Mr Blair impressed reporters with his immediate pledge to "do whatever is necessary" to find an "enduring resolution to the Israeli-Palestinian issue" ... provided always that "whatever is necessary" didn't mean disagreeing with President Bush. He is expected to set off for the region - guitar in hand, crucifix in pocket and cilice round thigh - as soon as possible to re-start peace negotiations, a process it is understood that he plans to assist by lightening the current awkward atmosphere by persuading his good pal Sir Cliff Richard to sing a couple of choruses of The Millennium Prayer to the assembled representatives of Israel, Egypt, Syria, Jordan, Lebanon, Hamas and Fatah before calling - like President Bush before him - for all those present to show a little Christian charity to each other ... and then suggesting the whole Middle East problem could be resolved by bombing Iran.
The Middle East will be buried under large piles of rubble and a weatherbeaten "road map for peace" at St Tony's Church of the Legacy. It will be survived by increased oil prices, nuclear proliferation, numerous terrorist groups and 15 iPods the captured British sailors left behind in Iran.
(1) Interestingly, these same things are today the most boring bits about being a Premiership referee.
PS As A Dodo readers wishing to revel in contemplate the Prime Minister's departure may wish to click on our obituary for Tony Blair's Premiership.
26 June 2007
Our readers have doubtless followed our journey (and indeed the journey of other blogs almost, though not quite, as deserving as our own) through The Blogpower Awards with bated breath and will surely want to congratulate themselves, their fellow voters, the judges, the organisers and everyone else we bribed and/or threatened on their role in our thoroughly deserved victory.
We are happy to say that - thanks to the efforts of Tom Paine, just such an opportunity can be afforded to one and all at The Blogpower Awards Ceremony, which will be held in Second Life on 1st July 2007 at 2pm London time, 9am New York time. Just click here or on the link at the left-hand side of the page to go along.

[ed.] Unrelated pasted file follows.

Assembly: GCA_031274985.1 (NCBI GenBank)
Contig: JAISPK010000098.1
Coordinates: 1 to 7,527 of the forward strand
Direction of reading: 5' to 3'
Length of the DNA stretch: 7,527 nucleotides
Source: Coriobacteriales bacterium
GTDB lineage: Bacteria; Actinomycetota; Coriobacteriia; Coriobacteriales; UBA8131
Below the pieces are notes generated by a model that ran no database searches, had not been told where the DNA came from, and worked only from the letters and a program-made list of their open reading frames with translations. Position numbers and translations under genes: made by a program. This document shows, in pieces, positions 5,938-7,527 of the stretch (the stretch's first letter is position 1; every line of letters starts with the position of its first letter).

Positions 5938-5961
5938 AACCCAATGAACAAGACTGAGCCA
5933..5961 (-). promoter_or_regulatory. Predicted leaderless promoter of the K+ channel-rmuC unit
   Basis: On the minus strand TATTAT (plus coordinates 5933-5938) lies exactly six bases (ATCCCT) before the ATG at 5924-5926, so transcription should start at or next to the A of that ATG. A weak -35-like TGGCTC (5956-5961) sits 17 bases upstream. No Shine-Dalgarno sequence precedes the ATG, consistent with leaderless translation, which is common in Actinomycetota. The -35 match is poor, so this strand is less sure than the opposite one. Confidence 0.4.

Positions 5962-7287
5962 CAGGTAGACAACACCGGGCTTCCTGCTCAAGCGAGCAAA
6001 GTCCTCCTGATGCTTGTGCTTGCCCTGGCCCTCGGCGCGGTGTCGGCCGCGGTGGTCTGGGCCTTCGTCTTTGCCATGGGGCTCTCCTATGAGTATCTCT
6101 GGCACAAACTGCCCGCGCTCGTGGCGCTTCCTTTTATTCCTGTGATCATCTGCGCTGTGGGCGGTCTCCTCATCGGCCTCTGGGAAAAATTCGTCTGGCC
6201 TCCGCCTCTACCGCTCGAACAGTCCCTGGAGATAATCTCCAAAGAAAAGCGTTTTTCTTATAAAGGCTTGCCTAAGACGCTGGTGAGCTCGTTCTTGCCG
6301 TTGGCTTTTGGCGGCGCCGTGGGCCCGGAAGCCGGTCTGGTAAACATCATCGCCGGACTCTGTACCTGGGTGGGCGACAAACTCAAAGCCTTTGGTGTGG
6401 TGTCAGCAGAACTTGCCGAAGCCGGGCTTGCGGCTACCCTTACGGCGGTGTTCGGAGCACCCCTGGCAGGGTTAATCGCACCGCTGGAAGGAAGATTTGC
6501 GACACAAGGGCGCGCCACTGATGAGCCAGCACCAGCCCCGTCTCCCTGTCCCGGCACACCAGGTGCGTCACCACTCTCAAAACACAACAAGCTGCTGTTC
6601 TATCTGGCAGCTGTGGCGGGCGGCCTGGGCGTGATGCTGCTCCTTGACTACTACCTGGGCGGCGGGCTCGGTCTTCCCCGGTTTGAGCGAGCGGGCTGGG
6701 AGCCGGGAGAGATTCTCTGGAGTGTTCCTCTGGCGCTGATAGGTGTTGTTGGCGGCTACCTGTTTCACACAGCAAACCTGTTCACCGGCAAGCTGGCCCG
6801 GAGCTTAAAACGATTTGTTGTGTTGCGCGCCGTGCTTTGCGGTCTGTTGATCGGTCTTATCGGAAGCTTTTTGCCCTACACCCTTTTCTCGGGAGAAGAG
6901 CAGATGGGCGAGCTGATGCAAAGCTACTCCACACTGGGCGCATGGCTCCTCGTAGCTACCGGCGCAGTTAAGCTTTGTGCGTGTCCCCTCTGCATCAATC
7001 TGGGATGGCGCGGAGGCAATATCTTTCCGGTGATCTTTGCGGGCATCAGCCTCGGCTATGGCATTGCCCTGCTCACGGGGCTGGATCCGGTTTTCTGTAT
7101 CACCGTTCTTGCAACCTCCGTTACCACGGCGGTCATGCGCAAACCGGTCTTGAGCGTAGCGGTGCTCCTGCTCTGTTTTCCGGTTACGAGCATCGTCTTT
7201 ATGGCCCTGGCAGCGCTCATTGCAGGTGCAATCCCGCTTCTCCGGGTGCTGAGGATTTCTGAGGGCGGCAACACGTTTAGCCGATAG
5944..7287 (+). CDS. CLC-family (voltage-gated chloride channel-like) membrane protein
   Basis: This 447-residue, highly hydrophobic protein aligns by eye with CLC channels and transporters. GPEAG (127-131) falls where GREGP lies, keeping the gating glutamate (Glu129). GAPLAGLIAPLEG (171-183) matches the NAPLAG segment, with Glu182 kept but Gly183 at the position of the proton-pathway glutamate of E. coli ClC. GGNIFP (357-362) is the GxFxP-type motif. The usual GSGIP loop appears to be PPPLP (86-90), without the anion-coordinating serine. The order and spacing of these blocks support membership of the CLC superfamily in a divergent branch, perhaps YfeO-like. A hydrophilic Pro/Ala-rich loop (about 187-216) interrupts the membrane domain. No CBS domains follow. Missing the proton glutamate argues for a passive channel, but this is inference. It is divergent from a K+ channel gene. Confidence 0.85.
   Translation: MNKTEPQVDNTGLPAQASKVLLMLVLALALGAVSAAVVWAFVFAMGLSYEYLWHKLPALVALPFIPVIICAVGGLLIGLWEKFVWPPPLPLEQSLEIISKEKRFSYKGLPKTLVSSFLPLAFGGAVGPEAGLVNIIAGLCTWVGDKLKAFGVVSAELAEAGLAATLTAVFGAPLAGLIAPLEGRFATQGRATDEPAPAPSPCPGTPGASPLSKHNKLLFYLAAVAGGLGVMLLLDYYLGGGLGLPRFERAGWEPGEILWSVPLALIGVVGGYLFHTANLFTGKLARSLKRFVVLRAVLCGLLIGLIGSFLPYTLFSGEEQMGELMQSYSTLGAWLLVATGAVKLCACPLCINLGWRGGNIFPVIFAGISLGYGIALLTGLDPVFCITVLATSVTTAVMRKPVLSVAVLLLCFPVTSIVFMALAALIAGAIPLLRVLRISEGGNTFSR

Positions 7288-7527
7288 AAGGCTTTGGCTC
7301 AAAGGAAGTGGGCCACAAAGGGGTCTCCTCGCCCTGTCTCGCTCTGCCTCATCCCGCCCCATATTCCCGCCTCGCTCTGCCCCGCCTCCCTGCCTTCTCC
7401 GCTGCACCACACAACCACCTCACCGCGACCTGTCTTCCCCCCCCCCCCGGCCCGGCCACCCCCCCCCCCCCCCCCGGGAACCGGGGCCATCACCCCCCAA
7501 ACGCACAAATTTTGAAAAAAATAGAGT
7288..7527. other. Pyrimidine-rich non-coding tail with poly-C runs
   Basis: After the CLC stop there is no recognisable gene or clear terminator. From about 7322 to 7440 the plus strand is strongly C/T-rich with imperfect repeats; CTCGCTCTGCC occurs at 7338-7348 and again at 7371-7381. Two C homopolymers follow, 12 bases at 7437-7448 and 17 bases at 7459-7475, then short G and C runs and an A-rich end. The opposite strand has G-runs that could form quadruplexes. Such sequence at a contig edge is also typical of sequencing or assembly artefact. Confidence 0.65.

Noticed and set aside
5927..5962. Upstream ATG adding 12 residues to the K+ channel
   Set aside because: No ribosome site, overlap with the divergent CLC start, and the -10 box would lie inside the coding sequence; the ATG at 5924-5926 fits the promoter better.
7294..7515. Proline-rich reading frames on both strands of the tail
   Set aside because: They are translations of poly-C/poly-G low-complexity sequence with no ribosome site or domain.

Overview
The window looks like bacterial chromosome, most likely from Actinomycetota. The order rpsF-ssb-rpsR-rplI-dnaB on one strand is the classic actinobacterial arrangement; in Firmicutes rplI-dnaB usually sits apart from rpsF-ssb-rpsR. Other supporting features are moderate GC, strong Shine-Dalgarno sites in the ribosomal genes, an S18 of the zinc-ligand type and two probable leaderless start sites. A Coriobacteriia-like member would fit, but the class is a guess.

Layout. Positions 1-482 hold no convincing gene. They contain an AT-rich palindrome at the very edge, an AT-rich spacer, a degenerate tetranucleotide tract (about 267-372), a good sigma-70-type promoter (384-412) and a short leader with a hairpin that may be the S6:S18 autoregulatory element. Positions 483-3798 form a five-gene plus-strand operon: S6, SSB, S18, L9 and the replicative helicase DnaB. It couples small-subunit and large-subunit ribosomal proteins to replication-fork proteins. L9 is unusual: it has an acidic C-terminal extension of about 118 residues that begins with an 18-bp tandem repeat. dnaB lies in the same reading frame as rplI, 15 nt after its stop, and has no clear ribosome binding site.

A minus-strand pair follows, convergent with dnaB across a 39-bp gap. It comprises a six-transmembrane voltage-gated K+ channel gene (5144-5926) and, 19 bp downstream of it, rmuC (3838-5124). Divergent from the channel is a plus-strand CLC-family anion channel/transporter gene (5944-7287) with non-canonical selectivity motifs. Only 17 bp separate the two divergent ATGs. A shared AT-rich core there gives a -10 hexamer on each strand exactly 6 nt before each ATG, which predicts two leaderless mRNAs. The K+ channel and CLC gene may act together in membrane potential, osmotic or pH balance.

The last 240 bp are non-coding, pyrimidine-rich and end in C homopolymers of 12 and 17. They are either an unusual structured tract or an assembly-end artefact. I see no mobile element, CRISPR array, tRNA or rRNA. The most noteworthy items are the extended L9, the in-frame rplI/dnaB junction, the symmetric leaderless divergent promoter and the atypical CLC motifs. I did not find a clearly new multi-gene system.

Finally, we regret to inform our readers that - at present - it seems unlikely that any representatives of As A Dodo will be able to attend the ceremony. Devastating though this news will be, we nonetheless urge our readers to head along for a truly out-of-this-(real)-world experience.
25 June 2007
The Labour Deputy Leadership Contest has expired in a veritable volcano of excitement and Hollywood-style pizzazz with the news that Harriet Harman (you know ... that one ... who did ... that thing ... or maybe I've mixed her up with someone else) has been chosen to succeed John Prescott as Deputy Leader of the party, a role - alongside the Deputy Prime Ministership - in which Mr Prescott made such an unforgettable contribution to British life, or at least to the lives of tabloid editors in need of a front page filler.
Though it felt to many political journalists and most of the long-suffering electorate that The Contest began several years past, in fact the campaign to find a new Deputy Leader commenced only a little over six weeks ago as, following Tony Blair's announcement made at the point of Gordon Brown's gun of his departure from office, Mr Blair's court jester loyal deputy, John Prescott announced his own decision to end his long fight against the English language and egg-throwing farmers poverty and injustice and park his two Jags stand down.
In the absence of a democratic election to find a successor to the Prime Minister, The Labour Deputy Leadership Contest became the most talked-about media event since Big Brother – although sadly the nation was not given the option to express its preference by text or evict any of the candidates.
The six candidates, Doc, Happy, Sneezy, Grumpy, Bashful and Dopey Hilary Benn, Hazel Blears, John Cruddas, Peter Hain, Harriet Harman and Alan Johnson, took their positions at the starting line for this political Wacky Race, and were off…! For the next six weeks the six candidates jockeyed for position as they fought for the votes in the great political arenas of our nation – MySpace, Facebook and The Daily Mail. By the time on Sunday afternoon the candidates entered the final stretch at Manchester’s Bridgewater Hall the entire nation was on the edge of its seat – desperately waiting for the EastEnders omnibus to start.